In the absence of substantive new aid commitments from the West, Mr. Zelensky welcomed the European Union promise to open negotiations on Ukraine’s joining the bloc, which follows through on pledges made soon after Russia’s invasion.

On Friday morning, several residents of Kyiv, Ukraine’s capital, described the prospect of joining the European Union as a piece of good news in an otherwise somber period for the country.

“I feel elated today,” Oleksander Baldiniuk, 43, said Friday morning as he stood near the Golden Gate, a reconstructed gateway that marked the entrance to the city in medieval times. “This war is also a psychological war, and this is good for our mood.”

Asked for his reaction, one Kyiv resident, hurrying to work, snapped: “A Christmas gift!”

Early in meetings on Thursday it looked like the accession talks would fail. Viktor Orban, Hungary’s prime minister, said he would veto the move, arguing that the entry would be bad for the bloc. In the end, at the urging of Chancellor Olaf Scholz of Germany, Mr. Orban left the room, abstaining from the vote and clearing the path for Ukraine.

But hours later it was Mr. Orban, considered President Vladimir V. Putin of Russia’s closest ally in Europe, who blocked a new €50-billion aid package for Kyiv.

On Friday, the Kremlin’s spokesman, Dmitry Peskov, downplayed Kyiv’s ambitions to join the bloc and called the move by the E.U. leaders “a fully politicized decision” that could ultimately destabilize it. He asserted that neither Ukraine nor Moldova, which also wants to join, met the required criteria, but added that as a European neighbor of the bloc, Moscow was “monitoring it closely.”

Many in Ukraine believe that only their country’s integration into the European Union will provide them with guarantees of continued support.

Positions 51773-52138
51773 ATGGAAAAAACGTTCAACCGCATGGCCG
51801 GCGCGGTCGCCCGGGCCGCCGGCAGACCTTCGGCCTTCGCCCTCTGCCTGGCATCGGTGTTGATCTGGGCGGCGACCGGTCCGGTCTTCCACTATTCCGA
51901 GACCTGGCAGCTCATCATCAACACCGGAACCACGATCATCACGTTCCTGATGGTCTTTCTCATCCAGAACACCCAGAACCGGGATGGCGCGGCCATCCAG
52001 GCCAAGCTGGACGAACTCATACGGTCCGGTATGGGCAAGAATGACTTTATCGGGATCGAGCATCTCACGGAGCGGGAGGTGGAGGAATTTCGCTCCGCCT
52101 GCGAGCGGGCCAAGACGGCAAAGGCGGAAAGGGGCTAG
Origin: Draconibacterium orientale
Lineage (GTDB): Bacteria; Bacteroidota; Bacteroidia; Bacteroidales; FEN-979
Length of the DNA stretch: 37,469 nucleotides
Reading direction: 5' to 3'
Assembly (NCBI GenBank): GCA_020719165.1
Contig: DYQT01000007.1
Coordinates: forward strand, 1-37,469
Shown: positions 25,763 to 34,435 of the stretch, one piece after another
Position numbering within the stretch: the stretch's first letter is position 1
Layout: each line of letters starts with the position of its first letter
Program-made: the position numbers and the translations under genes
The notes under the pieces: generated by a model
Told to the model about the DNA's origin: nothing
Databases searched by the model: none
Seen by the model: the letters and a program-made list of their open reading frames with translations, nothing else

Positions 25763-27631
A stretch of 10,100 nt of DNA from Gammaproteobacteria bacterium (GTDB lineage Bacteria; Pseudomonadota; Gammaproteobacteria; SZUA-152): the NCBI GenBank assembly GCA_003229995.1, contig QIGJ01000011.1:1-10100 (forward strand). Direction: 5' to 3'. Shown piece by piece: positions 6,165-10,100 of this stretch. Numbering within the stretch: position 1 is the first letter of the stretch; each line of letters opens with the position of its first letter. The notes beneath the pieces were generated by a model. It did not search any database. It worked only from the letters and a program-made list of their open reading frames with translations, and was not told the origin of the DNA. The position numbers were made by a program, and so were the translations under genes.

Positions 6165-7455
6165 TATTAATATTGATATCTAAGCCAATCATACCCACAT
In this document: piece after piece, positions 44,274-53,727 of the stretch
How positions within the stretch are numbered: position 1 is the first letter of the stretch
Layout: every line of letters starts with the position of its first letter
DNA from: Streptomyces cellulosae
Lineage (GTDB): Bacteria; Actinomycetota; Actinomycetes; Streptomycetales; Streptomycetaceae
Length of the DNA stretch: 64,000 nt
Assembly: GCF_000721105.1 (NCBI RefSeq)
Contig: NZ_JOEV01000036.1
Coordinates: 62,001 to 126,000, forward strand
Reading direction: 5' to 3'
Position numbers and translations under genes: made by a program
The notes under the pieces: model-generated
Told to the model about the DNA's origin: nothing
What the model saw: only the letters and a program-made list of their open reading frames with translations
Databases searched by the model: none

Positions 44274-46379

Ukraine’s accession would also present major challenges, including integrating a population with a standard of living that is a fraction of the E.U. average and dealing with an agricultural powerhouse that could derail the bloc’s Common Agricultural Policy.

Oleksiy Honcharenko, a member of the Ukrainian Parliament, said his country now had “a window of opportunity to move ahead” and reform the country as quickly as possible before future national elections in Europe give way to new governments that may be less willing to integrate a large, poor and conflict-torn nation.

After leaving Washington empty-handed, Mr. Zelensky attended a summit of Nordic leaders and received pledges of about $1 billion in military aid from Denmark and new assistance from Norway. Mr. Zelensky said Finland, Sweden and Spain were preparing new aid. On Thursday, Germany announced that it had handed over a second Patriot air defense system to Ukraine.

Maintaining air defense capabilities is pivotal for Ukraine’s military and economy, to thwart near nightly Russian missile and drone attacks that can hobble the army’s logistics and plunge cities into blackouts. Through the week as Congress and E.U. leaders considered aid, Russia fired multiple volleys of exploding drones, cruise and ballistic missiles.

Falling debris from missiles intercepted by Ukraine’s Western-provided air defenses over Kyiv wounded dozens of people on Wednesday.

Nathalie Loiseau, the chair of the subcommittee on security and defense in the European Parliament, said in an interview that a possible decline in American support has resulted in a growing “sense of urgency” in Europe to help Ukraine beat back Russia. “Strengthening our military assistance to Kyiv — that’s what counts,” she said.

E.U. institutions have now committed more than $90 billion in financial, humanitarian and military aid to Ukraine, according to data from the Kiel Institute — the largest package, ahead of the United States.

“It’s a question of security for us,” Ms. Loiseau added, noting that Ukrainian troops were trying to hold off an aggressive Russian regime that one day may turn its sights on other European countries. “Ukraine is our security guarantee.”

Alina Lobzina contributed reporting from London and Daria Mitiuk from Kyiv.